The problem is that in the aftermath of such great victories as the Cold War, leaders like Clinton can’t see any limits to our power and ideals. Franklin Roosevelt and Ronald Reagan reached the zeniths of American leadership. But theirs was the limit. We shouldn’t go that far in time of peace for our country, and we shouldn’t think that the luxuries their times earned us are a God-given part of our times. George Bush is at fault for starting us on this course in the aftermath of the Gulf War by speaking of a “new world order,” as if the world is America’s to rule. Clinton’s readiness to bomb Iraq, invade Haiti, disarm Somalia and redraw the map of Yugoslavia are all symptoms of a squanderous American youth.
Where this comes from is linked to parenting by a generation of Vietnam War protesters who SURVIVED the war. They have no major message of earned luxury and sacrifice to offer. Theirs is instead a message of escape and enjoy. And this today is yours to acknowledge and correct.
Who today thinks this country that is intervening in conflicts all over the world and celebrating deviant behavior by our leaders is even half the country America was in the 1940s? Who today thinks we won World War II, beating Germany and Japan? Probably most of you, but you’re all wrong. We didn’t win World War II, and we didn’t beat Germany or Japan. Their generation did.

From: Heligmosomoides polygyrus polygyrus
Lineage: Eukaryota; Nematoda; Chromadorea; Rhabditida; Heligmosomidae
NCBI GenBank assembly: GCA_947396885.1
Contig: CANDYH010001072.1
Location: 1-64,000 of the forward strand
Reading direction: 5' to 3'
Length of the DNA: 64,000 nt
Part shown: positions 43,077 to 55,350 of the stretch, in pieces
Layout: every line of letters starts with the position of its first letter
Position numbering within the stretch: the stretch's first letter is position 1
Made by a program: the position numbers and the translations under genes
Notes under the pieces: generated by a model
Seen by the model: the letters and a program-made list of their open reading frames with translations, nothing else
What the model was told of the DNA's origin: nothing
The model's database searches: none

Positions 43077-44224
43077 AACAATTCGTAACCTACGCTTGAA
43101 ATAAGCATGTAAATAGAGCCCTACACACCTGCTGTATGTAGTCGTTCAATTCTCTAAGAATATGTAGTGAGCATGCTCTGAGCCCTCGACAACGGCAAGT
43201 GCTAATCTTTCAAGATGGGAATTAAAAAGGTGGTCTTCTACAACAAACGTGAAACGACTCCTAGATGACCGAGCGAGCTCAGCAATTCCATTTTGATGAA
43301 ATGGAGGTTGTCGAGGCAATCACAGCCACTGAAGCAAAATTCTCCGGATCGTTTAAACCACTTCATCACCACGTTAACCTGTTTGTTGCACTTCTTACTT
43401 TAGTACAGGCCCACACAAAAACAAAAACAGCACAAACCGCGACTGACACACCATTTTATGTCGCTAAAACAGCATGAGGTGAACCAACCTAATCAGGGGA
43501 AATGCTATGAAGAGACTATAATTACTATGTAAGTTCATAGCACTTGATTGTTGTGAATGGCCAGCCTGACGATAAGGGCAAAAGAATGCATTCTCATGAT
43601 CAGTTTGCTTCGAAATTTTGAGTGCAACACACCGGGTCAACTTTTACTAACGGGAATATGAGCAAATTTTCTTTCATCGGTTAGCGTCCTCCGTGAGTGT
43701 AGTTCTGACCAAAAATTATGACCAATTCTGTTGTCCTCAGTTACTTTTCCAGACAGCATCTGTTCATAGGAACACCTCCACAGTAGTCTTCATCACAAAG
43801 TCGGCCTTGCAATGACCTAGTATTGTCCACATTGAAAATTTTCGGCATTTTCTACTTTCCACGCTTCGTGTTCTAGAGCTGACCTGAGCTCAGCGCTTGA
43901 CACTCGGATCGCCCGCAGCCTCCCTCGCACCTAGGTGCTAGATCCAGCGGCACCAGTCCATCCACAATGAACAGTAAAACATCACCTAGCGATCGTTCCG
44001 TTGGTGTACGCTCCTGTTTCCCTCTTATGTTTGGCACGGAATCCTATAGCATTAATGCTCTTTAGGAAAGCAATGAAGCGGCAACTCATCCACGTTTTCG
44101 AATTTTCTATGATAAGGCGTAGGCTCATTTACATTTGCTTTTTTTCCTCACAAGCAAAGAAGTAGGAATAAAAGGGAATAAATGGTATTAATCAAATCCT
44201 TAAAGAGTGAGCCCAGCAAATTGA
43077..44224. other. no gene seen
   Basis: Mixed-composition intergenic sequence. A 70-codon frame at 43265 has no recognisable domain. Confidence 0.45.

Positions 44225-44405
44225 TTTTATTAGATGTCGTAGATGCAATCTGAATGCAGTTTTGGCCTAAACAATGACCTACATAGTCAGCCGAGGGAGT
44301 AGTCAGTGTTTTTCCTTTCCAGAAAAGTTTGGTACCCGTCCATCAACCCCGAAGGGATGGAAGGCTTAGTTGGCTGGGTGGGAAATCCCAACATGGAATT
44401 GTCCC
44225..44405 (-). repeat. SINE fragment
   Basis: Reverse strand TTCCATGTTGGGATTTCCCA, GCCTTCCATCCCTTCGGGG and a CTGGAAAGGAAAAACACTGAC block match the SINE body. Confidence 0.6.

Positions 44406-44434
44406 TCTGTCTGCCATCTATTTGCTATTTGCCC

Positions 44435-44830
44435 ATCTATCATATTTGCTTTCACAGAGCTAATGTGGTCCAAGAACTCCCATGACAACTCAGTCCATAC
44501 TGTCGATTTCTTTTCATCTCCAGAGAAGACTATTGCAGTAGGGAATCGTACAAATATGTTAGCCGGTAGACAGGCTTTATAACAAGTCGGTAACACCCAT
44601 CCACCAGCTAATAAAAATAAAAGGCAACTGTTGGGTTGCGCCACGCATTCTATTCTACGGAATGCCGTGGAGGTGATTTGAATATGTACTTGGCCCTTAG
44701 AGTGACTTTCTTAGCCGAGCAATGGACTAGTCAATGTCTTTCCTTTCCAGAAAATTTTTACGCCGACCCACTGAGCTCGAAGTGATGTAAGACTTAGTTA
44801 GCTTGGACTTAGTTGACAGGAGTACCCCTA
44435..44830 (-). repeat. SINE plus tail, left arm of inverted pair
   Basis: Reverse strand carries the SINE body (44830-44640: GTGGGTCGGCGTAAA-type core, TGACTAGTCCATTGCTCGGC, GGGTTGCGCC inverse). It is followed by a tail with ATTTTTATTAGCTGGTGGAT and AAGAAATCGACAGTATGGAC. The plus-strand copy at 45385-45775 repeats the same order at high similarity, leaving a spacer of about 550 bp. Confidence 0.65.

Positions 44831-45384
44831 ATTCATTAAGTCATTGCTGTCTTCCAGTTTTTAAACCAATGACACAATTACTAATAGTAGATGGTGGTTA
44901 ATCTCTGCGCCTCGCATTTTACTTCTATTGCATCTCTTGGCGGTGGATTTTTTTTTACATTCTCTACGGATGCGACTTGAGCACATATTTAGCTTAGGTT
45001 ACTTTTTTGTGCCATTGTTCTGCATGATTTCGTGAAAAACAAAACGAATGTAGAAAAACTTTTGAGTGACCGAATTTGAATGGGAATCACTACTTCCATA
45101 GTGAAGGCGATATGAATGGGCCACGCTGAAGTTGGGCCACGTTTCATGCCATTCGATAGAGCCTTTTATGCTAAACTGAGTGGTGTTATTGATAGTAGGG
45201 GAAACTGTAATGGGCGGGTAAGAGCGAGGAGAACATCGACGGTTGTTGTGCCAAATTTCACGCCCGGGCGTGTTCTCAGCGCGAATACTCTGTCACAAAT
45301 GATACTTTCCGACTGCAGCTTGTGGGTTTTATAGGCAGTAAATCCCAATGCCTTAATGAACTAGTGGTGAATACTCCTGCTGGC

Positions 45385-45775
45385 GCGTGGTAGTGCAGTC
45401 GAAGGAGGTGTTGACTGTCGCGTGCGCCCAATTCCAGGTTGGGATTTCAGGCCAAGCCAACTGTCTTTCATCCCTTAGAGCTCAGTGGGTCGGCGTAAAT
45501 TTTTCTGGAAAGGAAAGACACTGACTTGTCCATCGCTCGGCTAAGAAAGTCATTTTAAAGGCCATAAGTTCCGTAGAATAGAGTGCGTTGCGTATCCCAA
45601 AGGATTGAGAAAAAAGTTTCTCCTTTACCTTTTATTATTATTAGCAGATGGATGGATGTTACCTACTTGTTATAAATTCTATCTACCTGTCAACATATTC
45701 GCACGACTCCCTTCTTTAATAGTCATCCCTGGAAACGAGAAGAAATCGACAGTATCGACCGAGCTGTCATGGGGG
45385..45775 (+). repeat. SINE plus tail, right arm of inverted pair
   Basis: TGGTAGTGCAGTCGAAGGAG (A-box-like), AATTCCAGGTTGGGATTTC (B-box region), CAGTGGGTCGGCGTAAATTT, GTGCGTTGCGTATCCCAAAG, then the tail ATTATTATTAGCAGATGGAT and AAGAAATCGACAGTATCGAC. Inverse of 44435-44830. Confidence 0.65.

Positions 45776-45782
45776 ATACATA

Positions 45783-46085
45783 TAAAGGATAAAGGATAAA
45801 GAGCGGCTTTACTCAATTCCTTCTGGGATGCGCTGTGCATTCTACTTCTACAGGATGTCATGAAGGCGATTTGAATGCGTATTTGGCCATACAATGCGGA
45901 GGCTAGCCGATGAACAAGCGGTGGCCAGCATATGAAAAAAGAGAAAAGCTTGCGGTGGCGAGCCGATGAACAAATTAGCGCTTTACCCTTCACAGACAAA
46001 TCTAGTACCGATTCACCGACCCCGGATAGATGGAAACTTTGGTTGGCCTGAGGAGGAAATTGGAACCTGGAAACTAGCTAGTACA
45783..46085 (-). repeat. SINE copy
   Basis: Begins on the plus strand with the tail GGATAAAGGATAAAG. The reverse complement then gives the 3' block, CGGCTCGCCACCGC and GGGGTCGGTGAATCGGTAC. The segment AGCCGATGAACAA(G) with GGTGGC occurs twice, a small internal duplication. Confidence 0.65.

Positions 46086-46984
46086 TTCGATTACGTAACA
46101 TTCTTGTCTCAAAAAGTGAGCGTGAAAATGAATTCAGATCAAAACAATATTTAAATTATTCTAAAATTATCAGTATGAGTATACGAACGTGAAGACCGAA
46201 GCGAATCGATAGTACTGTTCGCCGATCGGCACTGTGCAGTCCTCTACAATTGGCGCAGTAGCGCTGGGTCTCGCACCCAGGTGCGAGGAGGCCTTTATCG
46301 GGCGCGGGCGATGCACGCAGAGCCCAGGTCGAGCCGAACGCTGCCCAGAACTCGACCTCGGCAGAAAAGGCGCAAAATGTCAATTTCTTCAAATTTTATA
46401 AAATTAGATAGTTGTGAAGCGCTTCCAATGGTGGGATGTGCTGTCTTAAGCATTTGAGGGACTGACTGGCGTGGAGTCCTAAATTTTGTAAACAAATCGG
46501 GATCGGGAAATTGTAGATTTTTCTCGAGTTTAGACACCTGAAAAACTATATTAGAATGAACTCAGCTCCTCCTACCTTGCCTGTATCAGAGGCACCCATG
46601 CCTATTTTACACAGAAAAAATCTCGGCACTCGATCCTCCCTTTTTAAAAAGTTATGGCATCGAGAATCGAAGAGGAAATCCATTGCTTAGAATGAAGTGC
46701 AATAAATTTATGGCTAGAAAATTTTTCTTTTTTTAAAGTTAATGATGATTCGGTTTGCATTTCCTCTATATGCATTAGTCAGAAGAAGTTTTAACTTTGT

Today’s America wants to put women on submarines, pull out of conflict if a few Americans are killed and expand the size of government so we can further guarantee the luxuries of social services in our lives. This is a vast and total change from a time when this great country was forced to live through the slaughter of thousands of Americans over months on end, in the most horrifying scenes of worldwide war. Back then Americans fought for freedom, plain and simple. Then they came back and built the most powerful and successful country in the world. Today we merely fight to reach consensus and then fatten the size of government.
Someday soon, the world is not going to be so easy to push around. We may be on a world leadership scale second only to Rome’s past empire, but it is fleeting away quickly. Unless we seize upon the realities of the world and our society, we will soon face nuclear missiles from rogue nations and crumbling social, economic and demographic weakness.
There is hope, but it is not to be found in modern youth’s blissfulness. Rather, it is a matter of maturity, solemn respect, honor for the past achievements we’ve inherited, pride in being accountable as leaders, willing to sacrifice, desire to achieve and great wisdom to see where our boundaries are.